A.J. Green's career is at a crossroads. After posting six 1,000 yard seasons and making it to seven straight Pro Bowls to start his career, the star receiver is set to play the 2020 season on the franchise tag.
The Bengals had until 4 p.m. on Wednesday to sign him to a long-term extension, but were unable to agree to a deal.
Green is one of 12 NFL players that will play on the tag this season. That’s the most tagged players since 1993 and while some are choosing to bet on themselves during this pandemic, it never felt like the Bengals gave the star wide receiver much of a choice.
Green has missed 29 games since 2016 due to ankle, toe, and hamstring injuries. He suffered an ankle injury on the first day of training camp last season that forced him to miss all of 2019. Durability has been the only knock on arguably the greatest Bengals wide receiver of all-time. What does he have left in the tank after multiple injuries and more than a year away from the game?
The former Georgia Bulldog has stirred the Bengals offensive drink for the better part of a decade and oftentimes made Andy Dalton look much better than he was.
We saw how much the Bengals missed Green last season. They averaged just 17.4 points per game, which was the third-worst in the NFL.
Green's 6-4 frame and insane catch radius make life so much easier for his quarterback. He’s four scores away from surpassing Chad Johnson (66) for most receiving touchdowns in team history.
The problem with Green is not only his injury history, but also where he’s been hurt. All of his injuries have been to his lower body.
As his 32nd birthday approaches (July 31), it's hard for anyone to know what kind of athletic ability he has left in the tank.
Health is obviously the most important factor. There was no reason for Green to try to play through the pain last season. He was right to continue his rehab, instead of rushing back to a team that finished with just two wins. The world will never know for sure, but Green might've returned to the field if the Bengals were in the thick of the wild card race.
Health aside, the prevailing thought is that skill players generally fall off the cliff after their 30th birthday. While that might not be true for everyone, things don't look great for Green.
The Bengals were smart not to give him a long-term contract. Fantasy Pros dove into receiver decline last summer and found that once a receiver turns 32, his days of elite production are likely over. Only two of a possible 91 players have finished in the top-five in fantasy scoring after turning 32-years-old.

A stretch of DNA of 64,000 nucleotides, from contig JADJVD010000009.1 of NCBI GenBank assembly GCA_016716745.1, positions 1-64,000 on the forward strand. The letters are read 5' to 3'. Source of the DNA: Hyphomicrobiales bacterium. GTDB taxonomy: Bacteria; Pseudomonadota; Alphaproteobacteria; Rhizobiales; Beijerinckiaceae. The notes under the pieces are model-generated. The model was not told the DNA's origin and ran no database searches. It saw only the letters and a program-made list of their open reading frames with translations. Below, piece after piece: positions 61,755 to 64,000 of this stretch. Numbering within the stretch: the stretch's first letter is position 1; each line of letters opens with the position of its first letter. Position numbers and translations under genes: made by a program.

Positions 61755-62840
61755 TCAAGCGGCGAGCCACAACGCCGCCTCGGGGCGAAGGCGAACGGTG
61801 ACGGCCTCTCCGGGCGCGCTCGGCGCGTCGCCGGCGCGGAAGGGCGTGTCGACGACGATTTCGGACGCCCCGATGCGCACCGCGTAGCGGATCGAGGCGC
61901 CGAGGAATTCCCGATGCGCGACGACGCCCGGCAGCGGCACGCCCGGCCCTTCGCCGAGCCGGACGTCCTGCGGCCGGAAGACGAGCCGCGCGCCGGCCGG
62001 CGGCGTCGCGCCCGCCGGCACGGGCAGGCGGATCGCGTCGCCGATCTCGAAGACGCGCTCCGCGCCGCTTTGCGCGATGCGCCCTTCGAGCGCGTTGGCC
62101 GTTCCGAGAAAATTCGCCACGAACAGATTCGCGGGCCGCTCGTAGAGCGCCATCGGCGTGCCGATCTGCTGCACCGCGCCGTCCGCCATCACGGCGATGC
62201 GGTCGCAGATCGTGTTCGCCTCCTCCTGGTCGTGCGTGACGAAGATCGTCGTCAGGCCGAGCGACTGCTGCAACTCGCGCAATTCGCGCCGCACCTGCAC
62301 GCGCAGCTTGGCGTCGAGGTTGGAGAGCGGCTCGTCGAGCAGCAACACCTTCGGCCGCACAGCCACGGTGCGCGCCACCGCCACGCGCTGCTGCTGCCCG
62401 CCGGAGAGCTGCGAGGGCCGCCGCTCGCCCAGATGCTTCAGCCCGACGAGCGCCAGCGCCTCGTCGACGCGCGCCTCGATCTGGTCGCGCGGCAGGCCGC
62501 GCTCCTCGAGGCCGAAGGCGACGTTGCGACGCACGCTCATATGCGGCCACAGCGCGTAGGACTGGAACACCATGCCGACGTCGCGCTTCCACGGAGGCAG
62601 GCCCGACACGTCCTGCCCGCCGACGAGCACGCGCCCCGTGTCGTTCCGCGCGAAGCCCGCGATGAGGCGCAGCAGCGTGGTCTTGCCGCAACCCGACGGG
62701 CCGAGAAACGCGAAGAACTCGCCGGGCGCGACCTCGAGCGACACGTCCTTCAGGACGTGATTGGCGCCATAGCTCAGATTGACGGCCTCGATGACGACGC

That doesn’t mean Green is going to develop Nelson Agholor-like hands and forget how to run routes, but he can't be trusted to be an elite wide receiver anymore, even if he manages to stay healthy.
Players that are 32-years-old perform at a top-12 level 16 percent of the time, which is the fourth-highest between 21 and 37 years old.
That may appear promising, but the cliff is real. Only three out of 60 (five percent) wide receivers who were 33 or older had a WR1 fantasy season. Those three seasons came from Larry Fitzgerald (2017) and Terrell Owens (2007, 2008).
Green may be just as talented as the Hall-of-Fame duo, but both Owens and Fitzgerald have stayed relatively healthy during their career. Fitzgerald has missed just six regular-season games in his career, and Owens played in 219-of-237 regular season contests.
Fans won't want to believe it, but the Bengals brass made a wise decision. They gave Green one last shot to prove he can stay healthy, without committing to him long-term.
There is a chance Green could be the Reggie Wayne to Joe Burrow’s Andrew Luck.
Luck had an immediate rapport with Wayne during the Colts' 11-5 run in his rookie season. Wayne had a career year at 34-years-old. He finished with 106 receptions for 1,355 yards and five touchdowns.
Green's body has failed him over the past four years. He was on pace to set multiple franchise records. Instead, he’s stuck playing on a one-year deal and hoping to show the Bengals and the rest of the NFL that he’s still an elite player.
‘The cliff’ is on the horizon. Father Time is undefeated. It’s up to Green to figure out how he can evolve and remain productive despite being an older, less athletic player than he was in his prime.